The passage of huge ships on the river would also cause a lot of noise pollution. This, in turn, will affect fish and other wildlife, most notably the Ganges dolphin, one of the Ganga’s most famous residents. “We all know that dolphins, especially river species, find their way through echolocation. Noise generated by passing vessels would disturb their delicate SONAR and in turn, affect them in ways that we cannot fathom,” says Dharmadhikary.
The JMVP also envisions the construction of barrages and locks on the Ganga. “That could reduce water flow in various stretches of the river and make life difficult for wildlife,” says Singh.
Another species that could be affected is the Gharial (Gavialis gangeticus), the fish-eating crocodilian native to the Ganga. “The Varanasi-Haldia stretch has a negligible population of gharials. But Ganga tributaries like the Gandak and Ghagra do have them. The government has declared the Gandak to be National Waterway Number 37. Big vessels could disturb gharials, dredging would destroy mid-channel islands or sand bars, vital to the animal for basking and regulating its body temperature. If ships begin to ply the Gandak, it will be catastrophic for the gharial,” warns Samir Sinha, scientist at Delhi-based non-profit, Wildlife Trust of India.
“Inland navigation has not been properly studied in India. For the JMVP, the Environmental Impact Assessment was not scrutinised by independent, international quarters. The government gave the go-ahead to its own project. No environmental clearance was given. Even if the clearance is given, there are a number of binding conditions which must be abided by. Nothing has happened in this case,” says Dharmadhikary.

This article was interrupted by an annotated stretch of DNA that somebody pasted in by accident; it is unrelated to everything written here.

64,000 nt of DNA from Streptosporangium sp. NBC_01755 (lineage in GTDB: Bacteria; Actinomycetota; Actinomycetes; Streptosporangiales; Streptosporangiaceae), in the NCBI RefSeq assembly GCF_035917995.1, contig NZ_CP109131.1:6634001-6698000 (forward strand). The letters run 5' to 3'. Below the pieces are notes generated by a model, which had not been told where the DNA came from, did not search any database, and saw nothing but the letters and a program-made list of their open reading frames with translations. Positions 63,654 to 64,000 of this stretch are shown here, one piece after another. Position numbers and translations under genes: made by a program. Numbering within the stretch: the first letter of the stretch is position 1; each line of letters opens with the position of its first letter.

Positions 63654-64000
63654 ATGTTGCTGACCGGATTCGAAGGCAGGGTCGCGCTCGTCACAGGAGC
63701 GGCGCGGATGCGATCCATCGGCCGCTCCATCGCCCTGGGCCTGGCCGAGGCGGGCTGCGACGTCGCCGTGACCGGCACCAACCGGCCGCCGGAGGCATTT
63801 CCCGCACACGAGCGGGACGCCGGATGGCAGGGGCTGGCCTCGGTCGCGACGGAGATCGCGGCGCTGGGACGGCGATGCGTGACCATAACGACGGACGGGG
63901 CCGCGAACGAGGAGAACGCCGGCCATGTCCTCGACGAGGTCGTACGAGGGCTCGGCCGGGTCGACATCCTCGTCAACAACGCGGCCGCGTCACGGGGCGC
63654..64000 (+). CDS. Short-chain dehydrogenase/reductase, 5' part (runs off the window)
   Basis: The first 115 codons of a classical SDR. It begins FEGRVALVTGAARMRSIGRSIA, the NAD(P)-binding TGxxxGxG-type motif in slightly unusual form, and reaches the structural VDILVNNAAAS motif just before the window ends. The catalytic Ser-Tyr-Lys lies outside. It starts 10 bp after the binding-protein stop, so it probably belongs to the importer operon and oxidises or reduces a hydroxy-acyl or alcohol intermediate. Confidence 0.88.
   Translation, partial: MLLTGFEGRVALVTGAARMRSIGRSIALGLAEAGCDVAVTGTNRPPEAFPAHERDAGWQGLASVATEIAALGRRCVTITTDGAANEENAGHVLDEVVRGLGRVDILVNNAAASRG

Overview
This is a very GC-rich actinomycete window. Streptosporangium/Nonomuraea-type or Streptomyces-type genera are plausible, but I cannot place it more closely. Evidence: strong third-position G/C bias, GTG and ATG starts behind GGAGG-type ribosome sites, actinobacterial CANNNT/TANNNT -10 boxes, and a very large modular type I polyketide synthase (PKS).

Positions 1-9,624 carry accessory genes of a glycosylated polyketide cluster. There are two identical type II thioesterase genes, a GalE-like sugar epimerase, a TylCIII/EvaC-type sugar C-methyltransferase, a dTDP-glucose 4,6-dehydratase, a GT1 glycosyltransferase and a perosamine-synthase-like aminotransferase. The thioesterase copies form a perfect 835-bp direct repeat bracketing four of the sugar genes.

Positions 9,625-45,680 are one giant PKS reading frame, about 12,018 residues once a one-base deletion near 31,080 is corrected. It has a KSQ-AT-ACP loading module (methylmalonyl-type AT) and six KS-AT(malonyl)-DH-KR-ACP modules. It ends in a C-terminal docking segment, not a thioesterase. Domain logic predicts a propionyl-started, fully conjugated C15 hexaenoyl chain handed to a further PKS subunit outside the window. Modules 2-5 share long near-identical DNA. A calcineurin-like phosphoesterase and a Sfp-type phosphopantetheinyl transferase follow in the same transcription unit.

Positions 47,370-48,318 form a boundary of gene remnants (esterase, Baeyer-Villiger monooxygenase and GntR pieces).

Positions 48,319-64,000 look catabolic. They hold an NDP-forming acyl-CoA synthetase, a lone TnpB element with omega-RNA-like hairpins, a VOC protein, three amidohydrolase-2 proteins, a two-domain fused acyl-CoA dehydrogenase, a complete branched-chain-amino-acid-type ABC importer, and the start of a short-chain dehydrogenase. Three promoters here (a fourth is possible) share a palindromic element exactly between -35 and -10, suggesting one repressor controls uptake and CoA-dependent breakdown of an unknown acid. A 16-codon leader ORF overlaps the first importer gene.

But then, isn’t inland, riverine navigation common in other parts of the world? The Amazon, Yangtze and Mississippi are some of the great global rivers which are regularly traversed by vessels. Even smaller western rivers like the Clyde and Thames in the UK and the Elbe in Germany have ocean-going vessels plying them. Can’t the Ganga experiment be like them?
“It is not that navigation on these rivers does not harm their ecosystems. But the damage is lesser. Also, most such rivers have enough water of their own to enable navigation. In India though, most rivers are monsoon-fed and are at their full only during the rains. One can do inland navigation in India, but it should be homogenised to the depth and flow of the river in question,” says Dharmadhikary.
"Our rivers with a mere 20-30 days of annual rainy days against 150-200 days in the west are neither comparable nor similarly manageable. Nor is our biodiversity and its fragility the same," says Manoj Mishra of the Yamuna Jiye Abhiyaan. "The silt load in western rivers is nothing comparable to the Ganga or our other Himalayan rivers. Clearly, the commercial navigation plan as envisaged, cannot provide any returns without massive and regular dredging, which is akin to disemboweling. It is an invitation to disaster as regards the biological integrity of the Ganga," he adds.
People such as Singh are going to protest against the project. “On November 25, 26 and 27, there is going to be a Dharma Sansad in Varanasi. After that, many of us from civil society will embark on a Sadbhavna Yatra from Varanasi to Gangasagar at the mouth of the Ganga in West Bengal. This will last till Makar Sankranti or January 14 next year,” he said.